Indycar Oval Season- Veterans Rule, Passing at a Premium

The NTT Indycar Series completed the oval portion of their abbreviated schedule Sunday at World Wide Technology Raceway. It was quite a feat to get in six races of any kind in a season that was delayed until June. Some positive things came from the abbreviated, revised schedule. The double header qualifying format, the competitiveness of Carlin Racing with Conor Daly driving, and that fans were allowed to attend Iowa and Gateway. Sunday’s attendance at gateway is thought to be around 7,500, which would make it the largest oval crowd of the year.

Qualifying Format for Double Headers

The double header qualifying format in which the first lap set the Race 1 grid and the second lap set the Race 2 grid was fascinating and did scramble the lineup a bit for the second race. I was surprised no one swept both poles at an event. Four different drivers won poles at the doubleheaders- Conor Daly, Josef Newgarden, Will Power, and Takuma Sato.

If there are more double headers next season, I hope this format stays. This year it was put in to save time and expense on an improvised program, but it was fun to watch.

Oval Points

It seemed as if Scott Dixon dominated the ovals, but Newgarden was not far behind. Dixon’s 95 point margin is largely based on the road course races. Dixon accumulated 256 points on the ovals while Newgarden has 251. Takuma Sato and Pato O’Ward each have 205 points on the ovals. Sato’s win at the Indianapolis 500 made up for his missing the race at Texas.

Passing

The aeroscreen may be a factor. Less tire degradation might also be a culprit. It seems as if passing is more difficult this year than last year. This past weekend passing was non existent except for a few bold moves, especially Sunday.

The aero package works  very well on road courses. Adjustments need to be made for the oval package. I hope that after a season with the new aeroscreen, the series and teams can figure something out.

Yellows

 The seventeen caution periods this season on ovals is I think, about average. Seven were in the Indianapolis 500. While the timing of the yellows can’t be predicted, several drivers have been caught out by the yellow flags just after their pit stops.

 Conor Daly had just pitted in Iowa race 2 when the yellow flew for Ryan Hunter-Reay’s accident. The rain yellow at Gateway this past Saturday pushed Josef Newgarden back in the field.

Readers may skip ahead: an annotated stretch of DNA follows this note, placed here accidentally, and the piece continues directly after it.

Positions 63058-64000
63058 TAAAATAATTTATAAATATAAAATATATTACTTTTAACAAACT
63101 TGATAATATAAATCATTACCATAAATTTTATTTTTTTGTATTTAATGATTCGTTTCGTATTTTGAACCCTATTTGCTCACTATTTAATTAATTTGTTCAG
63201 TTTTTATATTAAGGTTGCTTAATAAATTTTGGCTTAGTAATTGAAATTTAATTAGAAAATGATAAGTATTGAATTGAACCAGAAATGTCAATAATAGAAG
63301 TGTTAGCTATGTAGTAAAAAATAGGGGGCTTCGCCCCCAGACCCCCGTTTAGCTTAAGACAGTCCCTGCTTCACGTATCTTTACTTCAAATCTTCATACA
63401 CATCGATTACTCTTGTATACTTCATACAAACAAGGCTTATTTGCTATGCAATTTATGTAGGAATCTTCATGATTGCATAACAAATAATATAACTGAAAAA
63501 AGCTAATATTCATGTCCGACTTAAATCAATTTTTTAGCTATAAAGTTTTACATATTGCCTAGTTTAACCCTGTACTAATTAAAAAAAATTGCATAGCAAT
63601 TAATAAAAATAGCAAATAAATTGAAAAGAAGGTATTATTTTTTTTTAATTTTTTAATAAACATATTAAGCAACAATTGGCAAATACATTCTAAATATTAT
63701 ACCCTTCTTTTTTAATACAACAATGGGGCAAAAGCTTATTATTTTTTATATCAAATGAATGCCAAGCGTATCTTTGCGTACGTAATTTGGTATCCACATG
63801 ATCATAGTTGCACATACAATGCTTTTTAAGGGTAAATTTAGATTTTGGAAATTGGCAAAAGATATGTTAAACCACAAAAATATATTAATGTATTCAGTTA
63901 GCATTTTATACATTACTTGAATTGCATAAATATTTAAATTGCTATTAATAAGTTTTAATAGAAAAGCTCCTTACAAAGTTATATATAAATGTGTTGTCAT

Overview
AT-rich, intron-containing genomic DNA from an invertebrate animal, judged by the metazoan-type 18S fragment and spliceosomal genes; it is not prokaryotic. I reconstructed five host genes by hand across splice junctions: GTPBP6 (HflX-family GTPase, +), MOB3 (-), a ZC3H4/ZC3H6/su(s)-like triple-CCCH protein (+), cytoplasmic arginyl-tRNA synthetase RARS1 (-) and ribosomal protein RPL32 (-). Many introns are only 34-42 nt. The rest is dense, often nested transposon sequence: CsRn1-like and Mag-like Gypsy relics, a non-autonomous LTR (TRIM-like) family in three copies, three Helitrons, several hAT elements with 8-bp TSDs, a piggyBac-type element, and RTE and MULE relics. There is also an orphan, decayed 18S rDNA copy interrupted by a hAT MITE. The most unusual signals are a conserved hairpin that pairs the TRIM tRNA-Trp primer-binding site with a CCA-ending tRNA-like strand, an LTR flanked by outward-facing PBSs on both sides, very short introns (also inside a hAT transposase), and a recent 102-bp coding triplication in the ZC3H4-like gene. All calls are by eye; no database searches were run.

Two races have ended under yellow because of accidents with four laps to go. I don’t have a problem with races finishing under yellow. A race has a scheduled distance and that’s when it should end. Baseball doesn’t add an inning when a game ends on a strikeout instead of a home run.

Carlin and Daly

Carlin Racing and Conor Daly have been a great match. Daly has made Carlin competitive on the ovals. His average finish with Carlin is 8.8 with four top tens and a pole. The one top ten he didn’t get was because he was caught by a yellow in Iowa Race 2.

I hope Daly continues his arrangement with Carlin next season.

Rookies

The rookies have looked great on the road courses, but have struggled some on the ovals. Rinus VeeKay, who had a disastrous start at Texas,  does appear to be improving. He had a 6th and a 4th this past weekend. Oliver Askew Had a 3rd and a 6th at Iowa, but hasn’t shown consistency at the other ovals. Alex Palou has a best oval finish of 11th.

VeeKay leads the rookie standings overal with 181 points, while Askew has the most oval points, 126.

I’m sad to see the oval portion end. there are five road or street courses left on the schedule. We are still waiting for final word about Mid Ohio and whether fans will be allowed. There is no word yet about fans viewing the Harvest classic races at IMS. St. Pete I still think is iffy to run and definitely sketchy for fans.

Daly Takes First Career Pole; Newgarden Wins Pole for Race 2

Old photo. Someone must have thought these guys would be pretty good drivers

Conor Daly joined the ranks of Indycar pole winners this afternoon as he had the fastest first lap in qualifying for the Iowa 250s. Daly’s first lap of 175.188 beat Josef Newgarden by 0.0085 seconds. Newgarden turned the fastest second lap of 175.333 nipped teammate Will Power for tomorrow night’s pole. Daly starts third Saturday.

Simon Pagenaud had a fuel pressure problem as he started out of the pits for his qualifying run. Pagenaud will start last in both races. Qualifying has been difficult for Pagenaud this season.

It will be fun watching him work his way to the front.

Daly’s first pole follows last Sunday’s first pole for Pato O’Ward.  Four drivers have won pokes so far this year.

This is big achievement for Carlin Racing, the only single car team in the field.

Tonight’s green flag is at 9:15 pm Eastern Time.

Daly Eager to Begin Double Team Season

The strange twisting path Conor Daly has taken in Indycar rounds another corner this season. Daly will drive for two teams- Ed Carpenter Racing on the road and street courses; and Carlin Racing on the ovals. A season originally planned to begin at St. Pete for ECR now launches at Texas for Carlin.

“…it’s strange obviously. It’s not how you’d like to do things ideally. But it’s a great opportunity to be a full-time INDYCAR driver again. So I’m going to look at it like that, ” Daly said on the makeup of his full time season.

Daly thinks his experience in the races he ran in 2019 for Carlin will be helpful this season, and it gives him a level of comfort as the sole Carlin entry this weekend.

Daly said, “By the end of the season together, or the oval season that we did together, we were fighting quite a lot at the sharp end in Gateway. I love that track, but I also really enjoy driving the car there, too. It’s great to have the support of Gallagher still, have a great-looking car to drive on the ovals this year, albeit an interesting new schedule with the doubleheader at Iowa will be interesting and everything in general about this year will be different, but it will be cool. I’m excited to get it going with these guys on Saturday night.”

He is not a fan of the aeroscreen and Daly realizes it will be an unknown factor for everyone Saturday night. He understands the reason the series implemented the device.